To make up for potential advertising revenue losses and to sustain children’s programming, producers’ association PACT has called on the Government to support a £52m annual children’s rights fund (PACT, 2006). This would be used to put in place up to 30% of a budget in ten productions a year. As the fund would hold rights in the productions, it would recoup its investment before the producer and coproducer. 12% of the budget would have to be covered by a UK broadcast commission.
Another proposal has been to top-slice the licence fee to provide a fund to support children’s programming, using it, in the words of the Secretary of State for Media, Culture and Sport, Tessa Jowell as ‘creative capital’ for the nation (ACTF, 2006). A Public Service Broadcasting Fund of £300 million was originally suggested by Ofcom, to fund forms of public service broadcasting outside the realms of the BBC (Ofcom, 2005). However, this solution could not be put in place in time, and might simply involve a reallocation of BBC licence fee money rather than new funds (see ACTF, 2006).
The challenges to the children’s production sector are further exacerbated by the technological challenges that all industry players face. The increase in children’s channels and the advent of new platforms such as mobile television and more sophisticated games consoles threaten to further fragment audiences and revenues. On the surface the situation for children’s television looks good. ITV has launched its dedicated digital channel, CiTV and Five has launched a pre-school block on FiveLife on the Freeview digital platform. However the new digital channels are not investing in production on the scale of the terrestrial broadcasters, who have been required to do so under their public service commitments.
Where does this leave the BBC? Having just one voice is not enough. You need different approaches, different assumptions, to have innovation, fresh thinking. We are all the poorer without that. There wouldn’t be the Teletubbies without that. I greatly respect the BBC, but I can’t do my job if there is only one customer. (Ann Wood, Ragdoll, cit. in Brown, 2001b)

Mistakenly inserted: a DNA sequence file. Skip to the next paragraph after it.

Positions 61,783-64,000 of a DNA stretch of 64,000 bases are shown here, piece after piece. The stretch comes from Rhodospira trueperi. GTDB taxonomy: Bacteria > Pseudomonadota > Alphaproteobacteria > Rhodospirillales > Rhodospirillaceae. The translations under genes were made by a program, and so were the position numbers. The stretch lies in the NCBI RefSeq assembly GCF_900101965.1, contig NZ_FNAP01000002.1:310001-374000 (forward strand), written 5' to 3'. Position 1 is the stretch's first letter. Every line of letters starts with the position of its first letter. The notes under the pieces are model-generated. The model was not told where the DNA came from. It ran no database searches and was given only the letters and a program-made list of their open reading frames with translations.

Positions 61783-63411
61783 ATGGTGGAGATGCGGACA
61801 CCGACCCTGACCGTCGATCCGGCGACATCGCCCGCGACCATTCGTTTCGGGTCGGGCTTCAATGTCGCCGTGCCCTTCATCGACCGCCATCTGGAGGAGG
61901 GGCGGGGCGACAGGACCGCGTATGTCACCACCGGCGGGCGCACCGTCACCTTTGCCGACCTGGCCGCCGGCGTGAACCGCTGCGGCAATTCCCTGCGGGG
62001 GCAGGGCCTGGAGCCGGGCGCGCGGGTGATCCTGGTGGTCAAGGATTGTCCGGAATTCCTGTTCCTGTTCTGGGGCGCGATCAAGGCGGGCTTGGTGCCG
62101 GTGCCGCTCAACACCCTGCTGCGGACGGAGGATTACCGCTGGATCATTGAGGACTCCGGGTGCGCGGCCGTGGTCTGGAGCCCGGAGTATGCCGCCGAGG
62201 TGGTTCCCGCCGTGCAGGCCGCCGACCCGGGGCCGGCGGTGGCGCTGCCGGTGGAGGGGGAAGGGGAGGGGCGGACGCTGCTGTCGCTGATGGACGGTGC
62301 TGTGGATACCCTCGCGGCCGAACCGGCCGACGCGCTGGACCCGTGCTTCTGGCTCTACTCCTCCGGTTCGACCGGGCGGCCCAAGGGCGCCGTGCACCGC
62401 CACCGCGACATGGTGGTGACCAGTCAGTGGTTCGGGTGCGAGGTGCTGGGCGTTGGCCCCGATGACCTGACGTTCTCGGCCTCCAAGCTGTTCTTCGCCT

In theory the crisis affecting the commercial television sector and independent producers should put the BBC in a stronger position, with its plans to open up a further 25% of its commissions to independent producers under the Window of Creative Competition (WOCC). According to Richard Deverell, Controller of BBC Children’s ‘Alongside in-house production, independent programme makers are a vital and vibrant source of great programmes for both CBBC and CBeebies. It is very important to BBC Children’s that the independent sector remains diverse, confident and successful’ (cit. in Pact, 2006: 22).
However, the prospect of the BBC strengthening its position as the UK’s leading funder and producer of children’s television programming has led to alarm, that it is about to become the only significant funder of British children’s television, resulting in inefficiencies, less innovation, lower quality and less range (See Pact, 2006: 4). According to Anna Home, a former Head of BBC Children’s, speaking at the Showcomotion conference in July 2006 ‘the whole ethos of children’s TV would be weakened’, if the BBC were to become practically a monopoly buyer. Suspicions about the Corporation’s intentions were not allayed at the 2006 Edinburgh Festival, when Jay Hunt, the new controller of BBC Daytime, admitted that if ITV were to pull children’s broadcasts from ITV1, then the BBC would be forced to consider switching its children’s broadcasts from BBC1 to BBC 2 in order to compete (see Wootton, 2006). The corporation had already shifted Saturday morning children’s programmes to BBC 2 in December 2005, and many in the industry suspect that its longer term goal may be to shift all of its children’s output to its digital channels with budgets to match. This was one of the subjects of debate at the last session of the annual Showcomotion children’s media conference in July 2006.